Yet regulators did not invoke behavioral contagion as a rationale for cigarette taxation. Rather, they defended their restrictive measures by citing recent studies showing that exposure to second-hand smoke increased the incidence of serious illnesses among hapless bystanders. But the harm from such exposure, although real, is minuscule compared to the harm from actually being a smoker. By far the greater harm caused when someone becomes a smoker is the injury suffered by others thereby influenced to take up the habit. It’s a huge effect. One study estimated, for example, that when the proportion of smokers among a teen’s friends rose from 20 to 30 percent, she became 25 percent more likely to become or remain a smoker.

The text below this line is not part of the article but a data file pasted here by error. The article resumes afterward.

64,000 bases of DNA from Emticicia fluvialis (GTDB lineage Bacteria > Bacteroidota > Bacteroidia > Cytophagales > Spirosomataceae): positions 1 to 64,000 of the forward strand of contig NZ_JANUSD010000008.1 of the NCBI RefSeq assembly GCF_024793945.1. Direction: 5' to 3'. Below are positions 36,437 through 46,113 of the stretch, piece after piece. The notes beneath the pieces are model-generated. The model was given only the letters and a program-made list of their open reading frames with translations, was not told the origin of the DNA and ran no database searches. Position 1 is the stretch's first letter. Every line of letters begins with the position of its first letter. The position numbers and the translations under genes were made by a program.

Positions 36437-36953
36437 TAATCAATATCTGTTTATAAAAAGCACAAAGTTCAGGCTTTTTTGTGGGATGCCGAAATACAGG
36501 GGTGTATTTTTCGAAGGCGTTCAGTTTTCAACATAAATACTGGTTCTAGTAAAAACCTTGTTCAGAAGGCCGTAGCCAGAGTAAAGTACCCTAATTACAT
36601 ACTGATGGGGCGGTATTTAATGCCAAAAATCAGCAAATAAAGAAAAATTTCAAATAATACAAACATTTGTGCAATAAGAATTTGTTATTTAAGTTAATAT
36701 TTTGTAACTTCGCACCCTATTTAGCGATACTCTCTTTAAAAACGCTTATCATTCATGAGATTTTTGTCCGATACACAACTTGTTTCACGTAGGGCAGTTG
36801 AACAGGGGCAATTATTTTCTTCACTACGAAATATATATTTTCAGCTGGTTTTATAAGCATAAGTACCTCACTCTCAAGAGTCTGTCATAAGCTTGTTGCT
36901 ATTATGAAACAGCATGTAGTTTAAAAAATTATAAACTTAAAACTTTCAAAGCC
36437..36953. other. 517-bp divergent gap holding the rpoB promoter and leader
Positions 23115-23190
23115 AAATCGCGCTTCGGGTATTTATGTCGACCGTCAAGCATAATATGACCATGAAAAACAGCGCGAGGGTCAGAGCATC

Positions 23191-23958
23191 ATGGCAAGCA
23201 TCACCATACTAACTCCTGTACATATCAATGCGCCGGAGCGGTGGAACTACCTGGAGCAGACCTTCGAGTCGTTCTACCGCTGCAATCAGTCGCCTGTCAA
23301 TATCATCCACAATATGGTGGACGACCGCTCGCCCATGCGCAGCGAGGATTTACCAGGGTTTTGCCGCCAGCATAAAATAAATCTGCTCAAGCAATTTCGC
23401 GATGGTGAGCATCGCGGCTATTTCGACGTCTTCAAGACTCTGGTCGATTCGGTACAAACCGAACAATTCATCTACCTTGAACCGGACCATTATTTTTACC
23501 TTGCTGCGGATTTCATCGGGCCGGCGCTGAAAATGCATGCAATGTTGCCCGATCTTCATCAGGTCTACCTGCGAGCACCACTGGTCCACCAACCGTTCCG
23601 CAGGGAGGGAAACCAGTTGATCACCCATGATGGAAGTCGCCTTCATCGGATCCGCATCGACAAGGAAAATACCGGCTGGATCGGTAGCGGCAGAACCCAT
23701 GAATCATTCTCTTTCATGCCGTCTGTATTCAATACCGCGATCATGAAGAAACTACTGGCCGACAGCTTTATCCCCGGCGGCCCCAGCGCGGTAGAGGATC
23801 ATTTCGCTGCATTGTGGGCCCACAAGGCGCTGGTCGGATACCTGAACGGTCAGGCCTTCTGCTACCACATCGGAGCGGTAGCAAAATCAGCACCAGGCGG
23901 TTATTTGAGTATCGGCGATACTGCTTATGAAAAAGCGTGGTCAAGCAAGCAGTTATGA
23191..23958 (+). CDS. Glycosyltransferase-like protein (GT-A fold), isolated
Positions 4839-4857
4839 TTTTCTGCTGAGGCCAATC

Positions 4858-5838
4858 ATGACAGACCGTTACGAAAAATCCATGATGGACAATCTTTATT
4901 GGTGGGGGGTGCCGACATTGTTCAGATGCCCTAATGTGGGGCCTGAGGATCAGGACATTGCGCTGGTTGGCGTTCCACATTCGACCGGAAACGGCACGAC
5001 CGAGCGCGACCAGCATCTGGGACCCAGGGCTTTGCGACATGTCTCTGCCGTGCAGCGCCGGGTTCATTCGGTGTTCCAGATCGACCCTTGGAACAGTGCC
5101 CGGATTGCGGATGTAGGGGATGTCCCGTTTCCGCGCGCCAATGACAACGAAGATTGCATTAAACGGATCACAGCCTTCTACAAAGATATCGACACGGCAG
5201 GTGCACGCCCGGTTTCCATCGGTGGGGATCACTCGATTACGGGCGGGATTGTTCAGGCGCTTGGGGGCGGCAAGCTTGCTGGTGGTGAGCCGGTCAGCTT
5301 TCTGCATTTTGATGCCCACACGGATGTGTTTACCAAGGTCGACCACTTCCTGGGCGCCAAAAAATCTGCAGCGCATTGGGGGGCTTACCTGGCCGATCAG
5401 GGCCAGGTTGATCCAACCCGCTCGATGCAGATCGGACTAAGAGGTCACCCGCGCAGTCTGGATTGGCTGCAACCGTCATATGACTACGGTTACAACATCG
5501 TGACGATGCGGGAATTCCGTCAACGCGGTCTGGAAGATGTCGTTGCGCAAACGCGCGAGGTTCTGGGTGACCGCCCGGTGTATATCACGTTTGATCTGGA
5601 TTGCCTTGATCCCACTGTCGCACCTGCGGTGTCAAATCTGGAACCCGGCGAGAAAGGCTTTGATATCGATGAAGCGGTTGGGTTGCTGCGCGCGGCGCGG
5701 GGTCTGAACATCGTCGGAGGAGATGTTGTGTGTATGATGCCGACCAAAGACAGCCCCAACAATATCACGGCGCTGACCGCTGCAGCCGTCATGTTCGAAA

I use the term “behavioral externalities” to describe choices that affect social environments in these ways. Because social environments influence us so profoundly, both for good and ill, we have a powerful and legitimate interest in them. We would prefer to live in ones that bring out the best in us and to avoid those that harm our interests. Yet behavioral externalities have received virtually no serious attention from policy analysts, and it's here that lie many of the most exciting opportunities for young researchers. Once you’ve been alerted to their existence, it quickly becomes apparent that behavioral externalities are ubiquitous.